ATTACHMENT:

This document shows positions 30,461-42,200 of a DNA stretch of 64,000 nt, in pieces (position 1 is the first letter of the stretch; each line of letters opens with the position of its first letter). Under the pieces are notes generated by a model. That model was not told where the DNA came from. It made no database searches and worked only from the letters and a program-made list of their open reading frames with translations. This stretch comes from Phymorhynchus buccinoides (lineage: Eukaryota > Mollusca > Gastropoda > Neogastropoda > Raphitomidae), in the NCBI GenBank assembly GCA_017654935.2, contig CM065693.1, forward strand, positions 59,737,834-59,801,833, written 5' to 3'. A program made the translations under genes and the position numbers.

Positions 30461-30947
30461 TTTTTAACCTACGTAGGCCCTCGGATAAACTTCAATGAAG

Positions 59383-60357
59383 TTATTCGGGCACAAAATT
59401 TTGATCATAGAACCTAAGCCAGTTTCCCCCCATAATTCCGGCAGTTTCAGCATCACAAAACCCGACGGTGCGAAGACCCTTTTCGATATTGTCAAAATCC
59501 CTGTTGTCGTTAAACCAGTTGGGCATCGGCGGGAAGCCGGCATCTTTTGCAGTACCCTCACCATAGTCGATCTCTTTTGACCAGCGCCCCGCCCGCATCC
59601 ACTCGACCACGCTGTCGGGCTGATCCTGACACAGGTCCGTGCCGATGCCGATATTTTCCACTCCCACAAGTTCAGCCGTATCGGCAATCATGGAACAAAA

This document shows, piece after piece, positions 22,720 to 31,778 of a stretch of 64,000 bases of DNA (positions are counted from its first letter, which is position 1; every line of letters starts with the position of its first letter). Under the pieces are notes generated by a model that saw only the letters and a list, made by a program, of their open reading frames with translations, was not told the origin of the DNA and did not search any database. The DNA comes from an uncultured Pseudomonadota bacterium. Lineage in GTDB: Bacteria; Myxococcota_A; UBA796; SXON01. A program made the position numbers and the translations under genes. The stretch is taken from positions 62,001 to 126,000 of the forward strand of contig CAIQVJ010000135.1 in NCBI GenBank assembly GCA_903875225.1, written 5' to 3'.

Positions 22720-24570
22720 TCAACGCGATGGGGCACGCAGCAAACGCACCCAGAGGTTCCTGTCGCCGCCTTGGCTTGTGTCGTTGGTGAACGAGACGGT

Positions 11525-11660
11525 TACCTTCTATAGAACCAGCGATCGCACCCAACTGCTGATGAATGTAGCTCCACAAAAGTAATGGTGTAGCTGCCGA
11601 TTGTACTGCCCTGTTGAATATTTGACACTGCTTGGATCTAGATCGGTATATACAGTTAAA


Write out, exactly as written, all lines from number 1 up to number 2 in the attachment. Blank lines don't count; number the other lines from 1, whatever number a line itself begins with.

This document shows positions 30,461-42,200 of a DNA stretch of 64,000 nt, in pieces (position 1 is the first letter of the stretch; each line of letters opens with the position of its first letter). Under the pieces are notes generated by a model. That model was not told where the DNA came from. It made no database searches and worked only from the letters and a program-made list of their open reading frames with translations. This stretch comes from Phymorhynchus buccinoides (lineage: Eukaryota > Mollusca > Gastropoda > Neogastropoda > Raphitomidae), in the NCBI GenBank assembly GCA_017654935.2, contig CM065693.1, forward strand, positions 59,737,834-59,801,833, written 5' to 3'. A program made the translations under genes and the position numbers.

Positions 30461-30947